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Are there any treatments for FSHD?
There are no known effective treatments that will reverse the muscle weakness and wasting in FSHD. A targeted treatment that reverses the specific cause of muscle weakness and wasting can only be developed when the exact cause of FSHD is uncovered.
However, there are a number of treatments under development that boost the muscle regenerative capacity and could be used in any muscular dystrophy, regardless of the cause. Most of these treatments are based on blocking the effects of myostatin. Myostatin is a naturally occurring protein that inhibits muscle growth. A number of studies done in animal models of muscular dystrophy demonstrate that blocking myostatin can increase muscle mass and strength. The first such treatment, MYO-029, developed by Wyeth has, unfortunately, not proven to be effective in a number of dystrophies including FSHD. Other more promising treatments are currently under development.
Short of directly reversing muscle weakness, there are a number of interventions that can help individuals with FSHD remain more functional and prevent certain complications:
- Management of Limb weakness: Orthotic devices such as ankle- foot and knee-ankle-foot orthoses (braces) are helpful in preventing falls and improving the gait of individuals with foot drop and weakness of knee extension. Bracing to help shoulder mobility is impractical and ineffective but surgical scapular fixation, in selected individuals, will improve arm range of motion.
- Role of exercise: Unlike some forms of muscular dystrophy, there is no evidence that exercise is detrimental in FSHD. Exercise can strengthen muscles that are not severely affected and will improve the overall aerobic capacity of an individual. However, there are some important rules of thumb to keep in mind:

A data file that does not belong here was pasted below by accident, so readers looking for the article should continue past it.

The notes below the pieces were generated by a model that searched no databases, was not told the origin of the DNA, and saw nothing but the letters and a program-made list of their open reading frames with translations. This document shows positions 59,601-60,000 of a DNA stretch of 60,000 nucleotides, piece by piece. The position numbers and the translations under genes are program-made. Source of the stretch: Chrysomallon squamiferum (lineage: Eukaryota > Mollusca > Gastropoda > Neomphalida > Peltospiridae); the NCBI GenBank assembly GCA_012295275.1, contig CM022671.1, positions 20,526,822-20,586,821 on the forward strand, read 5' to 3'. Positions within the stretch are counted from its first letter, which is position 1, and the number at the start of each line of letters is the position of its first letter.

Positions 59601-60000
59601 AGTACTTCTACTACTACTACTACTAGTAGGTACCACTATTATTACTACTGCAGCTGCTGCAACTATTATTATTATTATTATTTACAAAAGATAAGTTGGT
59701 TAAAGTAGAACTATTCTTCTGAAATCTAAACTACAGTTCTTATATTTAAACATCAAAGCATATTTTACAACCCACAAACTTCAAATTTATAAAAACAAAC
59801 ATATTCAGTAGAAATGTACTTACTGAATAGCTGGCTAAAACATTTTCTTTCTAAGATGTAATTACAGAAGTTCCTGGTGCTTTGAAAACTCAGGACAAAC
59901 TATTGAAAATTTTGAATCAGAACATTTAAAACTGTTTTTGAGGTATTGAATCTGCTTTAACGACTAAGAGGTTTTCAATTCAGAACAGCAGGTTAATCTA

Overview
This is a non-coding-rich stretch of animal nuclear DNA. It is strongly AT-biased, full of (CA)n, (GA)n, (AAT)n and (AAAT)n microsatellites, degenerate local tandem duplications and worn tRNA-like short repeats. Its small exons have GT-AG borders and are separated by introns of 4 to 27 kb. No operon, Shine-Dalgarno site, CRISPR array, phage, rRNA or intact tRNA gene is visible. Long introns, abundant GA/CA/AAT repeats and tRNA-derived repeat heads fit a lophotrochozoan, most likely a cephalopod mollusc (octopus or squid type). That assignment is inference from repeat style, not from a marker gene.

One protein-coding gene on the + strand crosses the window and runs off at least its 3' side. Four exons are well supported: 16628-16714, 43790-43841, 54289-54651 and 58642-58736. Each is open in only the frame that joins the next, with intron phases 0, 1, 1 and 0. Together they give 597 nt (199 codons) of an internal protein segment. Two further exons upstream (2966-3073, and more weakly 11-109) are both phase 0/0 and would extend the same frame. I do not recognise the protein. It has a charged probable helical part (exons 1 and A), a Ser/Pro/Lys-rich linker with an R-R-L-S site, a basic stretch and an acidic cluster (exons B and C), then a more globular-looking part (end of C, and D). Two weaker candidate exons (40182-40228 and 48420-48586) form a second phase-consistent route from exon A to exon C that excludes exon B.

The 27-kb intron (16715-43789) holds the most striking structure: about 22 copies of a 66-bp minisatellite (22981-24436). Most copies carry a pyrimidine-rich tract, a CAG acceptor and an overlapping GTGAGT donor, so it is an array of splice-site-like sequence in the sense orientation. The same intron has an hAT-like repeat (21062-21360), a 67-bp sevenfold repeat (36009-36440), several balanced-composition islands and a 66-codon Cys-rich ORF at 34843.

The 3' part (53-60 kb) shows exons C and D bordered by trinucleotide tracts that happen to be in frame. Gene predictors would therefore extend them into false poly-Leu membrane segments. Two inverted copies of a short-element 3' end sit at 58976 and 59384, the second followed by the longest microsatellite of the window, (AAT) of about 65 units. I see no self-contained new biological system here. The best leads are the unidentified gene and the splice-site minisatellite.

- Safety: the type of exercise must be tailored to an individual disability to minimize the risk of injury.
- Overuse: avoid vigorous exercise of joints surrounded by weak muscles because they are more susceptible to overuse injury.
- Less weight/resistance, more repetition: exercise with heavy weights and high resistance are more likely to injure muscle fibers.
- Pain: if it hurts, then it is too much.
- Treatment of pain: Many patients with FSHD develop chronic pain related to overuse of joints that are made lax by weak surrounding muscles. Common areas of pain include the shoulders and upper back, the lower back in association with the increased curvature of the spine (lordosis), and the knees. Management of pain should include a combination of physical therapy, stretching and the use of medications.
- Physical therapy: Physical therapy is critical in maintaining joint mobility, stretching and strengthening muscles and in preventing and improving chronic pain. A guide to physical therapy in FSHD written by our senior physical therapist, Shree Pandya, and others was published by The FSH Society. A copy of the brochure can be downloaded here.
- Treatment of breathing problems: As described above, about 1% of individuals with FSHD develop symptoms related to a reduced lung capacity. The initial intervention in such patient is the use of a BiPAP machine typically at night. The BiPAP machine is a portable device that fits on a nightstand and generates intermittent pressure. The pressure, transmitted to the patient’s lungs through a face or nasal mask, helps them take a deeper breath. If the lung capacity is severely reduced, BiPAP may not adequately compensate for the patient’s breathing problems. In such cases, a ventilator that provides a fixed volume of air to the patient’s lungs, typically through a tracheotomy, may be required.
Other treatments: Rarely, interventions mentioned above may be required such the use of a hearing aid or laser therapy for prevention of Coat’s disease.
- What is FSHD?
- How is FSHD inherited?
- What are the Symptoms of FSHD?
- Does FSHD affect other parts of the body?
- Is infantile FSHD different from other forms of FSHD?
- What can someone with FSHD Expect as they age?
- How is FSHD Diagnosed?
- What causes FSHD?
- Are there any treatments for FSHD?
For more information, please contact the Fields Center FieldsCenter@urmc.rochester.edu